It’s also important to review your investment portfolio. You want to be sure you’re investing in the right mix of assets and level of risk to achieve your long-term investment goals. This is where an experienced financial adviser can really add value.

A financial adviser can help you determine how much you should save and invest each month to reach your goal and whether your investment strategy is too risky or too conservative. They can also tell you if your current income will be enough to last you through an early retirement or if you need to make changes.

Step 5: Grow your super

Even if you can’t access your super straight away, it will most likely make up a major part of your retirement savings—providing a safety net for your future.

If you’ve got capacity, you may want to consider making extra contributions to your super while you’re still working. This could be in the form of sacrificing some of your salary each month towards it or contributing a lump sum when you receive a bonus for instance.
 

Step 6: Stick to the plan

If you’re hoping to retire early, it’s important to not only develop goals and a course of action, but to stick with your plan.

One way you could approach this is to make your savings and investment plan automatic. For example, if deciding to invest $500 per month to an investment portfolio, setting up an automatic transfer could be a consideration to make sure it actually happens.
 

Bottom line: Retiring early is certainly an ambitious financial goal, but it can be achieved with proper planning. These steps may help you in your pursuit for financial freedom, and create a plan for guiding you to retirement, whenever that may be.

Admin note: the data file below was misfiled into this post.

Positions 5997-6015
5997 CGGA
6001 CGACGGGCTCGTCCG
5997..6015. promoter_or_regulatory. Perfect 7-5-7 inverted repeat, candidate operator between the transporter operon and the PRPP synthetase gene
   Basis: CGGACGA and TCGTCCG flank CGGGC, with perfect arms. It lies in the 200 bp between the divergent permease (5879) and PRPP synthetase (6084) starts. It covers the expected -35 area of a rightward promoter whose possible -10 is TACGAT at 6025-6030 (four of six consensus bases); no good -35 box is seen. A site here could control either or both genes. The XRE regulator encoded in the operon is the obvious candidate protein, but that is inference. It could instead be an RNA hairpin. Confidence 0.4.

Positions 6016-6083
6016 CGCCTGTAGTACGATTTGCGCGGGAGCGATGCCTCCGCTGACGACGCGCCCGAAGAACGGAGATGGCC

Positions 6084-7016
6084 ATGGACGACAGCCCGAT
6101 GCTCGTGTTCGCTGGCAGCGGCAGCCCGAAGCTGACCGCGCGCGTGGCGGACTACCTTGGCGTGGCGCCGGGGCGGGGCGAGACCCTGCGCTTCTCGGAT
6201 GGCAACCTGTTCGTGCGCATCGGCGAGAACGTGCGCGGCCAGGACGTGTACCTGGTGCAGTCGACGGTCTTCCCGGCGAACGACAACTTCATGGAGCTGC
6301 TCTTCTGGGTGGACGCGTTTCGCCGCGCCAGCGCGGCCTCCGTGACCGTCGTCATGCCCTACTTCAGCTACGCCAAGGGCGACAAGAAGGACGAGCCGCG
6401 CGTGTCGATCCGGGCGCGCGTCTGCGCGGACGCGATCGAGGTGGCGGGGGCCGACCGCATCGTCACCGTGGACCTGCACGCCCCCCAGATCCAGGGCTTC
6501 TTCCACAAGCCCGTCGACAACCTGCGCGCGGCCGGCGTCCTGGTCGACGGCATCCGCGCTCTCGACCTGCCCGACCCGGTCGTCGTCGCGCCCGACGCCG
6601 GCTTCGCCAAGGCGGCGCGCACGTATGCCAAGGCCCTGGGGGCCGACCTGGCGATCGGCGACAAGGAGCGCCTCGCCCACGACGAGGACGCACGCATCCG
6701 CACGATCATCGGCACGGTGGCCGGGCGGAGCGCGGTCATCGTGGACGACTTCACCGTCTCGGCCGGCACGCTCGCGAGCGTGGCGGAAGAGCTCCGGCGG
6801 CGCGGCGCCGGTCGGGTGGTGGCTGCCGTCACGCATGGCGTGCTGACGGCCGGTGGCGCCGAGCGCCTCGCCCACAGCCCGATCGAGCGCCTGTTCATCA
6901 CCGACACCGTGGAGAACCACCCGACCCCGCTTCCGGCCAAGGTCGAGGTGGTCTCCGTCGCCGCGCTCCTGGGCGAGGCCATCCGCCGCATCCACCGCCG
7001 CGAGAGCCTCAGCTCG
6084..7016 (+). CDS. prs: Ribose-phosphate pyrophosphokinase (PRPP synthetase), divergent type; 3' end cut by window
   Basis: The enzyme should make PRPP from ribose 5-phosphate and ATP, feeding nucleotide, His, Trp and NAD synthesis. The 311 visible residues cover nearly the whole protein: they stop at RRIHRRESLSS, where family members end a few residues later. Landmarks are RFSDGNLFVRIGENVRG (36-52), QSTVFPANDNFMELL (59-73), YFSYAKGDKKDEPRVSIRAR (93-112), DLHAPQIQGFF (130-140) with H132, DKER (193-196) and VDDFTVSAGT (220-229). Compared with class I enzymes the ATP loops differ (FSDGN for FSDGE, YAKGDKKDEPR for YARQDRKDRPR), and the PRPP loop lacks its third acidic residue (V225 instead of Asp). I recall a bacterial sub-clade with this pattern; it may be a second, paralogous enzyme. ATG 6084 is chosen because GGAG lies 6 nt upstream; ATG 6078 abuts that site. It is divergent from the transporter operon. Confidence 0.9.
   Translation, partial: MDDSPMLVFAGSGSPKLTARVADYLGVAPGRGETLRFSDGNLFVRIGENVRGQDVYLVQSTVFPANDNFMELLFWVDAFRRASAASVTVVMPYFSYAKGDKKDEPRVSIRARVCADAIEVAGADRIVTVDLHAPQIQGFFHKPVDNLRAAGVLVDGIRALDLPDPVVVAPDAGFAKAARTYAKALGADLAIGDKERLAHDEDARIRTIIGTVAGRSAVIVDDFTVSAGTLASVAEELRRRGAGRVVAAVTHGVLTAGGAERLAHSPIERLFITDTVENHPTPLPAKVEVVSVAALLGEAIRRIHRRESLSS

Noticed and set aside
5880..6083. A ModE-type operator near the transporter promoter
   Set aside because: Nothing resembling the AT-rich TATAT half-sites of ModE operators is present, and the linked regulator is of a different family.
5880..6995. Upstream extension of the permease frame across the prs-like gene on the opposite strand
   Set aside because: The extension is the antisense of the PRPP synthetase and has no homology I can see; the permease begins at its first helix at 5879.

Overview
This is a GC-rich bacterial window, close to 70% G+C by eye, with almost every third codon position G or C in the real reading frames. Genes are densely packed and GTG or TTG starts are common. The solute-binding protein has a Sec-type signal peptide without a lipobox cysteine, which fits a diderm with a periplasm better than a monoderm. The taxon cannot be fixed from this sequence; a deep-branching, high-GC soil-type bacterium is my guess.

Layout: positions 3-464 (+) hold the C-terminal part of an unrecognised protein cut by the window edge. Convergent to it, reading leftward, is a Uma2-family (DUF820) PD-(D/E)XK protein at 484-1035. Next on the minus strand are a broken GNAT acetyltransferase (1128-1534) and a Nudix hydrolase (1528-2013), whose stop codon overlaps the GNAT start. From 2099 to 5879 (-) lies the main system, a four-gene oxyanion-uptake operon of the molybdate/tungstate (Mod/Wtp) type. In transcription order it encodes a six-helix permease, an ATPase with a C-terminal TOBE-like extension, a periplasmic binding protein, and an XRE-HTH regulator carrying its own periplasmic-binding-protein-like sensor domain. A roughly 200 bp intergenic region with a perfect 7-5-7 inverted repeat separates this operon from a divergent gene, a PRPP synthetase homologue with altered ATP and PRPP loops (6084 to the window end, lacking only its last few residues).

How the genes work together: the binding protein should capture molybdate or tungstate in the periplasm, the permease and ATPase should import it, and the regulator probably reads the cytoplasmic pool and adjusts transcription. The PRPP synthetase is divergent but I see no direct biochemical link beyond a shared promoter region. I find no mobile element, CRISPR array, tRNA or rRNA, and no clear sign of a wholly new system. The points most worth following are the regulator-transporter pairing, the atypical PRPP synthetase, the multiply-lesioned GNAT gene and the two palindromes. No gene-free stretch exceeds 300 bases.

Speak to us on 02 9554 3566 if you’d like to talk about the future of your retirement. 

Association of Superannuation Funds of Australia (ASFA) Retirement Standard June quarter 2021

Important information and disclaimer

This article has been prepared by NULIS Nominees (Australia) Limited ABN 80 008 515 633 AFSL 236465 (NULIS) as trustee of the MLC Super Fund ABN 70 732 426 024. NULIS is part of is part of the group of companies comprising IOOF Holdings Ltd ABN 49 100 103 722 and its related bodies corporate (‘IOOF Group’). The information in this article is current as at October 2021 and may be subject to change. This information may constitute general advice. The information in this article is general in nature and does not take into account personal objectives, financial situation or needs. You should consider obtaining independent advice before making any financial decisions based on this information. You should not rely on this article to determine your personal tax obligations. Please consult a registered tax agent for this purpose. Opinions constitute our judgement at the time of issue. Subject to terms implied by law and which cannot be excluded, neither NULIS nor any member of the IOOF Group accept responsibility for any loss or liability incurred by you in respect of any error, omission or misrepresentation in the information in this communication.